Cumbria's Director of Public Health has warned of problems with coronavirus vaccination supplies, after the county announced it had experienced its worst week for new Covid-19 infections in the pandemic so far.
Speaking to ITV News, Grant Shapps said the vaccine rollout is "making good progress" toward the aim of offered jabs to the 13.9 million people considered England's most vulnerable by February 15.
Colin Cox believes the central supply of vaccines is holding up the roll-out, as he says the county remains "in an extremely serious situation".
3,489 people tested positive for Covid-19 in the week ending 8 January – a 39% rise on the previous week.
Infections rates are high across the county, especially in Carlisle where the infection rate was 1,151 per 100,000 population.
Hospitals remain under intense pressure, particularly in the north of the county where there has been a 63% increase in the number of COVID-19 patients since last week. There are now around 270 people being treated in north Cumbrian hospitals.
Sadly, a further 59 people have died from COVID-19 in the seven days to 12 January.
This brings the total number of COVID-19 deaths in Cumbria since the start of the pandemic to 833.
The full weekly COVID-19 situation report can be found here.
Colin Cox, Cumbria’s Director of Public Health, said:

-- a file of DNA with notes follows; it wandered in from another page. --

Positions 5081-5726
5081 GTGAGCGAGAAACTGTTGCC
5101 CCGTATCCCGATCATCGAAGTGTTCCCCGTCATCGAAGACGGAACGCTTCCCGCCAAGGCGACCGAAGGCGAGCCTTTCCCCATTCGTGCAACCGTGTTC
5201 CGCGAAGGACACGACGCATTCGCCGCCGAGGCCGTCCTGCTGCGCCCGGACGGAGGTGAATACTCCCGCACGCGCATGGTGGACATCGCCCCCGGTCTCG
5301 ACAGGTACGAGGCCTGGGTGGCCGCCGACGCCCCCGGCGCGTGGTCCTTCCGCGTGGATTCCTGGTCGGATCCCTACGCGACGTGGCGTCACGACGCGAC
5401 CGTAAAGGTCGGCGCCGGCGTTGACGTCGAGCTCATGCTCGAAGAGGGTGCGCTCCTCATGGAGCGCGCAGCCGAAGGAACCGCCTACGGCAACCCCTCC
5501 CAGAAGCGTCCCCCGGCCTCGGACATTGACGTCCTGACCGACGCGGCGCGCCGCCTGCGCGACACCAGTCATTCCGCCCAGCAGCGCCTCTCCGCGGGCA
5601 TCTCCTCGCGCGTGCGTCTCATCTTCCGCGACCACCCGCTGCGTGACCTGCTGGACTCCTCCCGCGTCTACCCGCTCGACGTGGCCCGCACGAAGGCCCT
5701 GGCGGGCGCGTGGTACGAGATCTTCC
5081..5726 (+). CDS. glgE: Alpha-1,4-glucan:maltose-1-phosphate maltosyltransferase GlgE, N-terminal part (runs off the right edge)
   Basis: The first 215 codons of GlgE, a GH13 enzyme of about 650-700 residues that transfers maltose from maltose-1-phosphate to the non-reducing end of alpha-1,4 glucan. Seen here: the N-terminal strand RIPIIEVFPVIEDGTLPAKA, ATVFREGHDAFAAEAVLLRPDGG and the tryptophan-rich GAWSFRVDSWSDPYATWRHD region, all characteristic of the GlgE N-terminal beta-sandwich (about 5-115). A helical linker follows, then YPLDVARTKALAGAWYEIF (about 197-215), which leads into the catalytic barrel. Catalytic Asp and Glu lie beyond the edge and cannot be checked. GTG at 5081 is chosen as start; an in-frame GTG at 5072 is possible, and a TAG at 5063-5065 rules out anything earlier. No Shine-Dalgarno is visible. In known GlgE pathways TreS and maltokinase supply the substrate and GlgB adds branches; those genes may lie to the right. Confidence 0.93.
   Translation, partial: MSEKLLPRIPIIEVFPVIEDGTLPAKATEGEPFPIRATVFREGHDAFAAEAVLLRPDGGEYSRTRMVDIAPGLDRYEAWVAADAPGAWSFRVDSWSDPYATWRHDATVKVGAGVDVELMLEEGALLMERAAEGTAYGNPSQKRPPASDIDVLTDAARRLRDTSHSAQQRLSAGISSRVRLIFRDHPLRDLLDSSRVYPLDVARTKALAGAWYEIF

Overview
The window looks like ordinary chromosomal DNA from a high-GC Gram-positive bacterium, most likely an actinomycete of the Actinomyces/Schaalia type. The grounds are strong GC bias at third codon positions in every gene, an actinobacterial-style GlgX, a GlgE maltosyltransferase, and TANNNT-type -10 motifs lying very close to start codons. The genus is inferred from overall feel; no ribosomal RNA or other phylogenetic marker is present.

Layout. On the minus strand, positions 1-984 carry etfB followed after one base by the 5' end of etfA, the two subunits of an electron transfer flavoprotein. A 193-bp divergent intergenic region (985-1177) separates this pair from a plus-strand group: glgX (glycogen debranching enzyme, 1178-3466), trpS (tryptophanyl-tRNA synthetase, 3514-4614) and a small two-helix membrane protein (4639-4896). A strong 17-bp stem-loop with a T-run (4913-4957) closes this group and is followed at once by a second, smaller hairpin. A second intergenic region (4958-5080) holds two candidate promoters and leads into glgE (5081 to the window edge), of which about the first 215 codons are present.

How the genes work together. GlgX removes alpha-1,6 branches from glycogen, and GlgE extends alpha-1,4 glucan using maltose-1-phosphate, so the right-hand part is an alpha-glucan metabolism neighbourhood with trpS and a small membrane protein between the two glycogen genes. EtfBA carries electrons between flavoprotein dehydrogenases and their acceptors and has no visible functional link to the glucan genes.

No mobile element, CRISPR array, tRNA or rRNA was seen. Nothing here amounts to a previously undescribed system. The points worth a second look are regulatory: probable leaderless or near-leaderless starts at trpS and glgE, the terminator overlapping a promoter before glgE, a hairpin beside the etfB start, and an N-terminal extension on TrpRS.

"In the very latest provisional data, there are some early signs that the rate of increase in new infections may be slowing, but the infection rate is still very high.
“Even if that trends continues, we can expect the very high numbers of people requiring hospital care, and increasing deaths, to continue for some weeks. This is putting our local NHS system under intense pressure."
I cannot stress strongly enough how important it is that we all follow the lockdown rules. The virus spreads when people come into contact, we must do everything we can to stop unnecessary contact with other people. Where being in contact with others is unavoidable, keep your distance, wear a mask, wash your hands – it does make a difference.
A study by Public Health England (PHE) released on Thursday 14 January, found antibodies from past infection provide 83% protection against reinfection for at least five months.
It means people who had coronavirus in the first wave could now catch it again.
Since June, PHE has been testing tens of thousands of healthcare workers across the UK for new coronavirus infections and antibodies.
High street pharmacies have begun rolling out Covid vaccines, as the virus death toll across the UK climbed above 100,000.
Boots and Superdrug branches are among the six stores across England able to administer the jabs from Thursday 14 January, while the government aims to hit its target of vaccinating all people in the four most vulnerable groups by the middle of next month.